Typically dynamic range limitations are a problem in situations where there is very bright light and the resultant deep dark shadows. In these situations ISO settings are usually towards the lower end of their range, where the Sony SLT A-77 has the edge over the Canon.

Specification  Summary
Sony SLT A-77 Pentax K-5 Canon 5D  MK11
Price (US Dollars ) body only $1,399.99 $1,499.95 $2,399.00
Sensor Size 23.5 X 15.6mm 23.7 x 15.7mm 36 x 24 mm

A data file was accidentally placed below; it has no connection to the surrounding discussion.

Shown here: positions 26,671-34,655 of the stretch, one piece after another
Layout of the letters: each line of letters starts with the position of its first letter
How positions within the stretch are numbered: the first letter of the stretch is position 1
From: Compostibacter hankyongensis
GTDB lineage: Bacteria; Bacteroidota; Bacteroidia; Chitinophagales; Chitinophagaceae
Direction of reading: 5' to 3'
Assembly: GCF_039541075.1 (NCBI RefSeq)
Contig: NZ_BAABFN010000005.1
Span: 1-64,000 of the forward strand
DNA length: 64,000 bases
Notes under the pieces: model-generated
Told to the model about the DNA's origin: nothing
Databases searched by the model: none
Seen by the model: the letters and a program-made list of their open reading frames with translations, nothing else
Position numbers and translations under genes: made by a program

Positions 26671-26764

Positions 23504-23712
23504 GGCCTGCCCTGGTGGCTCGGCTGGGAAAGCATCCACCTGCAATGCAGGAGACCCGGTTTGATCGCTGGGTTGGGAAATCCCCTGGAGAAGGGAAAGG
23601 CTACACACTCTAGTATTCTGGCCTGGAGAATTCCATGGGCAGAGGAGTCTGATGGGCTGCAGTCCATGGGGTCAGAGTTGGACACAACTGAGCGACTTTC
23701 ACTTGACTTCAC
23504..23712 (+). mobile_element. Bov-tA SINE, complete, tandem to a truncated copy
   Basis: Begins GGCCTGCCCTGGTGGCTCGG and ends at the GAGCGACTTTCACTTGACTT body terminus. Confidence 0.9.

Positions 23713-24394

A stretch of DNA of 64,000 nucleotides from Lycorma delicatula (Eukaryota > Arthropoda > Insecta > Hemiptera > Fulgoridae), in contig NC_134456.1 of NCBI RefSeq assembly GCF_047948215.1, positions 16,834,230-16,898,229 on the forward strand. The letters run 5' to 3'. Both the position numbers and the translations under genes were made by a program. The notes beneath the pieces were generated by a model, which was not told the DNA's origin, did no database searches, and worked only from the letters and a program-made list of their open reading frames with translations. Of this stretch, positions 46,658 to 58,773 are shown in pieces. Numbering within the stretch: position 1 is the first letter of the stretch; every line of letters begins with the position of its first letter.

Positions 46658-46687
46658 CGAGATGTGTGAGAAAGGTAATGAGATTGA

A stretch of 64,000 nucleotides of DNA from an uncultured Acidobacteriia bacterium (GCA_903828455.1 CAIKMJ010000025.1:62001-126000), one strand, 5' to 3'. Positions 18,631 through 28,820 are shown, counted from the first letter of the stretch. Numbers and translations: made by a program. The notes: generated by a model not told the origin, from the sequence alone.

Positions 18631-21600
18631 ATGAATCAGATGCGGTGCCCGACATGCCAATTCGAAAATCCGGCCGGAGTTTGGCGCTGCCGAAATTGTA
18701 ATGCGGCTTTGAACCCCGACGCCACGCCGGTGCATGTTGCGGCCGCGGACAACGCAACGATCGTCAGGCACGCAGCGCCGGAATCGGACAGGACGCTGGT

Crop Factor 1.5 1.5 1
ISO 100-12800 80-51200 50-25600
Dimensions (WxHxD) 142.6 x 104 x 80.9mm 132 x 96 x 73 mm 152.4 x 114.3 x 76.2 mm
Weight (no battery or lens) 653g 660.54 g 811 g
Image Stabilisation in camera yes yes no

Price and Availability

The Sony SLT Alpha 77 DSLR Camera is set for release in October  and can be pre-ordered at Adorama for the manufacturer’s recommended retail price of $US 1,399.99 for a the body only.